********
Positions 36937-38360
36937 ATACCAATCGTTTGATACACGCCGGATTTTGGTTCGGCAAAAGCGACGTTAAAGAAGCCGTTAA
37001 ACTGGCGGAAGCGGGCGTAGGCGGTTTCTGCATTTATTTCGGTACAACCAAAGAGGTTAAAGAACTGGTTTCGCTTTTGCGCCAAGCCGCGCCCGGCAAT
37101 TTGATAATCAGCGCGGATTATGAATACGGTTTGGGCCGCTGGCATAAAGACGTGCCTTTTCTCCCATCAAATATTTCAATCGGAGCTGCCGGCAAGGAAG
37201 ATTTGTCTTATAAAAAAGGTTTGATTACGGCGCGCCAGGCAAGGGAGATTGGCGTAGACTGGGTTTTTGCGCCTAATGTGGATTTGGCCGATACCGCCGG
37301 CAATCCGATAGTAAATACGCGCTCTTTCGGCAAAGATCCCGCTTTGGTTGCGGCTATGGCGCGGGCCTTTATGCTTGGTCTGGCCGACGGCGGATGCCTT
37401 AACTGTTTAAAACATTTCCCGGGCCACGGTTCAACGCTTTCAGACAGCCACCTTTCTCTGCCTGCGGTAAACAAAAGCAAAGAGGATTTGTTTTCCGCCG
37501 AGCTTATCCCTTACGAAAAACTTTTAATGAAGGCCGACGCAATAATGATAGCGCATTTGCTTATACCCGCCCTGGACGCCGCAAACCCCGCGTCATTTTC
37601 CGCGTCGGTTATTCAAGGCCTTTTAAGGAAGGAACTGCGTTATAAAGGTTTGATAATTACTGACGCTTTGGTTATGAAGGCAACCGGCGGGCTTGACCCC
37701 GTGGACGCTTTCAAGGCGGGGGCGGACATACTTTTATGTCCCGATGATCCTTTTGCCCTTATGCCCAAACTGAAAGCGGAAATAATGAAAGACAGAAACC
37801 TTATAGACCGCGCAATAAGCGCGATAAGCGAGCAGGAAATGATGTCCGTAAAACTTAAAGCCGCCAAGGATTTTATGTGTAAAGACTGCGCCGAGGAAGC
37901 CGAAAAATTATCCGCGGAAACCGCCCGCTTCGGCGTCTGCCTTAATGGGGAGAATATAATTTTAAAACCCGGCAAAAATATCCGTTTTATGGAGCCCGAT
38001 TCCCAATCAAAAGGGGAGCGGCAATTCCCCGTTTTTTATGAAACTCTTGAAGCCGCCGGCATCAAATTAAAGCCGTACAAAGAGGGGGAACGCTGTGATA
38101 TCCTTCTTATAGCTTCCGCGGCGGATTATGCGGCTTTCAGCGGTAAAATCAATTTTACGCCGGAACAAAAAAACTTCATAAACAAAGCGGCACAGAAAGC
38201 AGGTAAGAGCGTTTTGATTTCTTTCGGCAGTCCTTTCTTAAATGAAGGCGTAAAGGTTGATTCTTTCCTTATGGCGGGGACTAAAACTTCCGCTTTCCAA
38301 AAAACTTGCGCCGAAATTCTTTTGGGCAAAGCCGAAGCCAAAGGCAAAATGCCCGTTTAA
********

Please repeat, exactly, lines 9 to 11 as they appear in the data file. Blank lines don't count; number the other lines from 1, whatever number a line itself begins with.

37601 CGCGTCGGTTATTCAAGGCCTTTTAAGGAAGGAACTGCGTTATAAAGGTTTGATAATTACTGACGCTTTGGTTATGAAGGCAACCGGCGGGCTTGACCCC
37701 GTGGACGCTTTCAAGGCGGGGGCGGACATACTTTTATGTCCCGATGATCCTTTTGCCCTTATGCCCAAACTGAAAGCGGAAATAATGAAAGACAGAAACC
37801 TTATAGACCGCGCAATAAGCGCGATAAGCGAGCAGGAAATGATGTCCGTAAAACTTAAAGCCGCCAAGGATTTTATGTGTAAAGACTGCGCCGAGGAAGC